Natalie Maines, the lead singer of The Chicks (formerly The Dixie Chicks), has never resiled from showing us what is on her mind and in her heart. Her voice is an instrument of truth in that whatever she’s feeling can be heard in it. Either she recognised early on that it would be like that or she decided that that’s how it would be, but it has to have shaped the songs The Chicks write – and that means her bandmates, Martie Maguire and Emily Strayer, have to commit to the truth as well.
The Chicks’ last studio release, 2006’s Taking the Long Way, was written and recorded in the wake of Maine daring to express an opinion onstage when apparently she was meant to ‘shut up and sing’. The Chicks were ‘cancelled’ before that verb was used in that way, and their response was to come roaring out with an album that was not only their best but which reaffirmed that they were a trio of talent, skill and passion, united in their vision. They showed their work, and it was phenomenal. ‘Not Ready to Make Nice’ remains one of the best, most articulate cries of defiance in modern culture, Maines’s exhortation to herself to not do what was expected of her – to make nice – and, in the process, telling her audience it’s all right if they don’t want to make nice either.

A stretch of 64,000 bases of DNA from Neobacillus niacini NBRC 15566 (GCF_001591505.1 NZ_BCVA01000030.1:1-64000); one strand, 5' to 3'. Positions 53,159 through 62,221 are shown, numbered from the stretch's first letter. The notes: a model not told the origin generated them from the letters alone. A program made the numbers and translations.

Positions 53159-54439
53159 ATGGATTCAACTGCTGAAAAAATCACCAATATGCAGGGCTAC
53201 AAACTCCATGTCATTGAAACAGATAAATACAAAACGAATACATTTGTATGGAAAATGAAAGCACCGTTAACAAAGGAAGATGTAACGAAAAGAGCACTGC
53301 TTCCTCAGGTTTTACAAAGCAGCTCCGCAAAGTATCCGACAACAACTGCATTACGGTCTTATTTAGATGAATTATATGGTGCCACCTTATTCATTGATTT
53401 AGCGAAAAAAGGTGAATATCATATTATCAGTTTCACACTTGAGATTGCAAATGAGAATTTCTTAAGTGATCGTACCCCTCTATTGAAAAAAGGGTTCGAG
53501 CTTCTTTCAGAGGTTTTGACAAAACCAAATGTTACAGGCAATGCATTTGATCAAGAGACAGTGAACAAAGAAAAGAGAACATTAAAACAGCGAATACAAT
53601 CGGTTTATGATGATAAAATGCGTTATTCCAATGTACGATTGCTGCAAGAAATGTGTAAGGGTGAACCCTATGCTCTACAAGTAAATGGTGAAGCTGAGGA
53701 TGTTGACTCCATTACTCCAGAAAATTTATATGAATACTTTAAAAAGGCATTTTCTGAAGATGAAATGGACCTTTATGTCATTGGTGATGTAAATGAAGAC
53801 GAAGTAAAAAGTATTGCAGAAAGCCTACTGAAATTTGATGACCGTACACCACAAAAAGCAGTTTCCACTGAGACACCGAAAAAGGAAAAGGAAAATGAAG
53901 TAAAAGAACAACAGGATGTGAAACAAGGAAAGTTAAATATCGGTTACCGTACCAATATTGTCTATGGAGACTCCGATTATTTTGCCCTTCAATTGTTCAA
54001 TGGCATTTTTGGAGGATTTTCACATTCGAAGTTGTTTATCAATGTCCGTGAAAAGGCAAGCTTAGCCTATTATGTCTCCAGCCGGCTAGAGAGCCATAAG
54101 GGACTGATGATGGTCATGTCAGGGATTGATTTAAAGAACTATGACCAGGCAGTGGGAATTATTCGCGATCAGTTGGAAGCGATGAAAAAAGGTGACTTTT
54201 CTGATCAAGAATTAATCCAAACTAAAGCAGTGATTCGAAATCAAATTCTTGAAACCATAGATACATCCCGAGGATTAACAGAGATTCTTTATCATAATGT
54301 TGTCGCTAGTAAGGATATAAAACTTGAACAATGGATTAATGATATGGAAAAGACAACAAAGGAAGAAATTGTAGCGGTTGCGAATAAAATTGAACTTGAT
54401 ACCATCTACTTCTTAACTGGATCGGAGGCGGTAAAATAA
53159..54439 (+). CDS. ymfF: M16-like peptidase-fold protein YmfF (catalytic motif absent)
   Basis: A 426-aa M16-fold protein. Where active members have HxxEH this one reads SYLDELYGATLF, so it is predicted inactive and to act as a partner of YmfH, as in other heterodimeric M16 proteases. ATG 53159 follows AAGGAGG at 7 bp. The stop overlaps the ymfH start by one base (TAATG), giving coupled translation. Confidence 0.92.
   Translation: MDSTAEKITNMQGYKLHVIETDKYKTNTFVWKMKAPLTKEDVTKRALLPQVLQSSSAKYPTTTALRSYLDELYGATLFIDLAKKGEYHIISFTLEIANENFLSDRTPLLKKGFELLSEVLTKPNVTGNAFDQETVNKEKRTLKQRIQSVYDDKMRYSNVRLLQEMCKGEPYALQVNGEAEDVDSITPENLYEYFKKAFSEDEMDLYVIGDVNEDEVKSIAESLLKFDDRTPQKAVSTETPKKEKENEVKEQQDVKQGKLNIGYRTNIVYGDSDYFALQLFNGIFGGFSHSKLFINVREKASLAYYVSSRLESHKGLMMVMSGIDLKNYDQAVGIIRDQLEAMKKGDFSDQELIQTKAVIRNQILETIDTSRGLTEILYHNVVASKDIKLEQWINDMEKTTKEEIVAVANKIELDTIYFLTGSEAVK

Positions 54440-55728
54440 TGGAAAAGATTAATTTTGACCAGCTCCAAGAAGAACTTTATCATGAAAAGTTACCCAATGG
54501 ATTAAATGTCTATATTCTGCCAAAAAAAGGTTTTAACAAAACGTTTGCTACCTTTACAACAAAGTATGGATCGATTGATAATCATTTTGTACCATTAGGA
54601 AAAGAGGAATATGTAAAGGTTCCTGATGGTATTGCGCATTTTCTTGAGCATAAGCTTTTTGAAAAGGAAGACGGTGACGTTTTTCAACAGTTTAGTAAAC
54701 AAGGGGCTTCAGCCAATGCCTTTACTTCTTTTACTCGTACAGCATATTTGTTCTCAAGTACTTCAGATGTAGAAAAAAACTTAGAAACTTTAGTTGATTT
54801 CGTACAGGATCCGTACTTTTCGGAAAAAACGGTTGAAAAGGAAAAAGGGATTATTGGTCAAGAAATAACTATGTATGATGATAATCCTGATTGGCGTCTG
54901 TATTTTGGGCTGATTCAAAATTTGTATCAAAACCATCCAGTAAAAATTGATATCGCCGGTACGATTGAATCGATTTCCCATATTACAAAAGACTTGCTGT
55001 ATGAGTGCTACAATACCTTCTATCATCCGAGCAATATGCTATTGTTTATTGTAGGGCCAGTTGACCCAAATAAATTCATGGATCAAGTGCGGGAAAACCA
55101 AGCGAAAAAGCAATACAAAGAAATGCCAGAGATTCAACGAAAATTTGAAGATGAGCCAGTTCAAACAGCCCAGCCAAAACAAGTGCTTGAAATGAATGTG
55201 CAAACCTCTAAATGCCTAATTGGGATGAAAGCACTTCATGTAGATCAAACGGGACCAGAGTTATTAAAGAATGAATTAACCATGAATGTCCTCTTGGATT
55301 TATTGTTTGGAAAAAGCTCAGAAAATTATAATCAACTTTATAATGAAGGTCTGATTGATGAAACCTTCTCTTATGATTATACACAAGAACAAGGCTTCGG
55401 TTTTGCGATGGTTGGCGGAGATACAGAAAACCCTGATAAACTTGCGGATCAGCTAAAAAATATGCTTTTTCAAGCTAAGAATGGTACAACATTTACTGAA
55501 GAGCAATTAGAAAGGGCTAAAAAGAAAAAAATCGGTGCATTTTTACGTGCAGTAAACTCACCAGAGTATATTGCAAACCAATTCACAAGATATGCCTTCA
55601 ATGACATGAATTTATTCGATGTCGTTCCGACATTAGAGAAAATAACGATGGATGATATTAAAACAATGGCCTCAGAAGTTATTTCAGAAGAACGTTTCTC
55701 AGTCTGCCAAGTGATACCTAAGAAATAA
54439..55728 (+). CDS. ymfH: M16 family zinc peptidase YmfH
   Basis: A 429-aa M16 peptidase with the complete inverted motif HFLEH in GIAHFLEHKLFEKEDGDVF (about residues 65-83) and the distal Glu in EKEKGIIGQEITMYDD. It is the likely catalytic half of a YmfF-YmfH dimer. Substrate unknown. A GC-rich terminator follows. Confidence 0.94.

It is clear on their new album, Gaslighter, that they are still not ready to make nice – actually, they will never be – and we are all the beneficiaries of that. This album is also a cry of defiance and, as with Taking the Long Way, The Chicks are not pretending its context is something other than what all their fans know it to be: in this case, the end of Maines’s marriage.